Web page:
Why JAMB Recorded Mass Failure In 2021

Why JAMB Recorded Mass Failure In 2021

The 2021/2022 Unified Tertiary Matriculation Examination (UTME) results released by the Joint Admissions and Matriculation Board (JAMB) have been nothing short of abysmal. According to the Board, 6,944,368 candidates sat for the examination. However, only 973,384 passed with scores to get into Nigerian tertiary institutions. This shows that only 14% passed while 86%, representing 5,970,984 students failed woefully.

In recent years, Nigeria has witnessed unimpressive performances from candidates that sat for UTME. However, this year’s result calls for concern and attention.

The Joint Admissions and Matriculation Board, established in 1978 to conduct entrance examination and admit students to universities and other tertiary institutions, has faced multiple challenges and malpractices.

At some point in the Board’s history, it was not only rumored but also believed to be true that a candidate could get their desired marks by simply paying a substantial amount of money to certain officials and agents. During this period, the Computer-based Test (CBT) system had not been introduced and the examination was strictly by paper and pencil known as Paper-Pencil Test (PPT). The multiple cases of examination malpractices and impersonations that were recorded during this period eventually gave credence to the circulating rumors at the time.

One important aim of the Computer-based Test (CBT), introduced in 2013, is to curb the challenges faced by students during the course of the examinations. Biometric verifications soon took over from manual identification and students only had to be logged in to a computer to sit for the examination. This process created the opportunity for transparency and it also reduced the prevalence of ‘ghost and miracle centres.’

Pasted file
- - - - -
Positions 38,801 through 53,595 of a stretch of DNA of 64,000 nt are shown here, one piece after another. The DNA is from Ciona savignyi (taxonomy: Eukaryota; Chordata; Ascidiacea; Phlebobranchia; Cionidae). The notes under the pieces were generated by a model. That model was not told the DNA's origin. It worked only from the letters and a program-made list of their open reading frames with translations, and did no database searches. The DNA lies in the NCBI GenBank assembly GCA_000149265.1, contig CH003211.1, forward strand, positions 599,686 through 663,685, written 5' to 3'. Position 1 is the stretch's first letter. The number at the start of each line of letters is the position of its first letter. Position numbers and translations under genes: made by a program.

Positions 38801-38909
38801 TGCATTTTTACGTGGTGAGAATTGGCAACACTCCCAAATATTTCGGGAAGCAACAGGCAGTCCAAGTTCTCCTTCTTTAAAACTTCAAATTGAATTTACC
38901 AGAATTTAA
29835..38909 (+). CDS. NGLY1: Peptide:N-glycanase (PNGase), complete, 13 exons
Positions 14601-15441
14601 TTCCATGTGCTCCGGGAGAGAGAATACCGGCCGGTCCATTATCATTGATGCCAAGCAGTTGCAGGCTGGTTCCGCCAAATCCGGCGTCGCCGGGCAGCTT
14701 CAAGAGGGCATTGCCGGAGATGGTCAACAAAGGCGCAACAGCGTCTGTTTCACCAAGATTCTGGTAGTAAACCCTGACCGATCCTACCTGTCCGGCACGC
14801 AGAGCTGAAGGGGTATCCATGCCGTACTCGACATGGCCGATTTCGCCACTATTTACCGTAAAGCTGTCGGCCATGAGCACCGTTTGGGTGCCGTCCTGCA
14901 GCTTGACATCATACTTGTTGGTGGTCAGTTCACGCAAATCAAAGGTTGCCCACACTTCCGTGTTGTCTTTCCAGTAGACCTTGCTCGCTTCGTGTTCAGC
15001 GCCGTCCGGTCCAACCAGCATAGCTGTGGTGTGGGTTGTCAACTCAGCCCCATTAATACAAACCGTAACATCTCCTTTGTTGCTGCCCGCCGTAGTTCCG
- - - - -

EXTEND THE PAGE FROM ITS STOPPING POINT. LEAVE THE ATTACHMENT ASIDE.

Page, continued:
With the advent of the CBT, candidates were tasked with a greater responsibility of studying according to the official syllabus of each year released by the Board. Failure to do so could drastically reduce the chances of a brilliant performance.

This is why the Public Affairs and Protocol of JAMB, Fabian Benjamin, in a statement released on June 30, 2021 said: “The truth of the matter is that all Unified Tertiary Matriculation Examination (UTME) questions are based on texts prescribed for the UTME in its syllabus.”

“The Board ordinarily would not have reacted to the half-truth being peddled by some disgruntled candidates, who were ill-prepared for the examination and who, true to all expectations, performed below the expectations of their guardians, that the Board had based its questions on the wrong syllabus,” he continued.

He also said that, to ensure that its syllabus was accessible to all candidates sitting its examination, the Board made the material available on three platforms.

The platforms are the Board’s Integrated Brochure and Syllabus System (IBASS); the CD, which was given to candidates after completion of registration; and the link https://www.ibass.jamb.gov.ng. as provided with the candidates’ profile code.

A 200-level student of Theatre Arts from the University of Lagos, Akoka identified as Anita told Information Nigeria that her sibling and friend who both sat for the 2021 UTME got access to the syllabus but did not take studying seriously.